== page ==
In practice, funds are likely to flow towards pupils that have the lowest attainment, the most disruptive behaviour etc. regardless of whether they are adopted or not. (One might say that is fair enough, except it shouldn’t be called a premium for adopted pupils then!)

I wrote to both the Education Funding Agency (EFA) and to the DfE to seek some clarity. The EFA: “(PPP) is to be used for the benefit of all pupils how the (school) see fit, this does not need to be used on the pupils who attract the funding. The LAC element of the grant however is to be used on the pupil who attracts this funding”. Interesting! Does that mean that in a primary £1900 -£1320 = £680 is actually a ‘personal budget’ for the adopted pupil whilst the rest can be pooled?

The DfE: “(…) it is considered good practice to consult parents but is not a requirement. Schools are granted the PPP to specifically benefit looked after and post-LAC pupils according to individual needs. However this is for each school to determine – as the Pupil Premium Plus is not a personal budget schools are free to pool it, along with the free school meal (…) pupil premium, to meet the assessed barriers to learning of all eligible pupils”.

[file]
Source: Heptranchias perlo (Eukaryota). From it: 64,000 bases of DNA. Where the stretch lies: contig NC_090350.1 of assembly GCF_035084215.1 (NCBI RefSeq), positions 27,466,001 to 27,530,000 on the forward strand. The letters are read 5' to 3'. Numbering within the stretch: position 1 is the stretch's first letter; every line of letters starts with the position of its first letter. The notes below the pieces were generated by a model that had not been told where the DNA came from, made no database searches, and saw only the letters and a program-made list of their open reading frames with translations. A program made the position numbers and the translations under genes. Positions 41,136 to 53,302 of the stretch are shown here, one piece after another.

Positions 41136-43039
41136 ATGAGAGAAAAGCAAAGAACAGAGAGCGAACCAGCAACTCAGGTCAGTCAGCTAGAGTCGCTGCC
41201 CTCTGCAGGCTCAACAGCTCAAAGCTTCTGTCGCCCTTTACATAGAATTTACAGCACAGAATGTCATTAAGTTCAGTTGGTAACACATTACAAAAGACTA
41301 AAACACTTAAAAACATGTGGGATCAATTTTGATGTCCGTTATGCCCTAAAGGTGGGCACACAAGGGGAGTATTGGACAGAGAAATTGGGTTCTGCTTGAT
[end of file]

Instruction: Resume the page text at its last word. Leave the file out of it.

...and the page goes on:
Did that clarify it for you? I’m still confused: the PPP should specifically benefit adopted pupils according to their individual needs, but it does not need to be allocated to them and can be pooled to meet the needs of all / eligible pupils???

I probed some more on accountability. The DfE: “Ofsted will expect to see specific support in place but not expect it to match the PPP funding amount. There is no measure of sufficiency other than perhaps the opinion of an Ofsted inspector and the eventual results of pupils published in performance tables. If a school considers access to a certain activity to be sufficient support for a pupil given their needs, it is free to arrange this. If an adoptive parent has an alternative view they have a right to discuss this with the school”.

Ok, so the school decides and as long as there is something in place, however minimal, that could suffice. Parents have a ‘right’ to express their views (I thought we had freedom of speech for that), but there is no ‘requirement’ for the school to consult (or indeed listen!).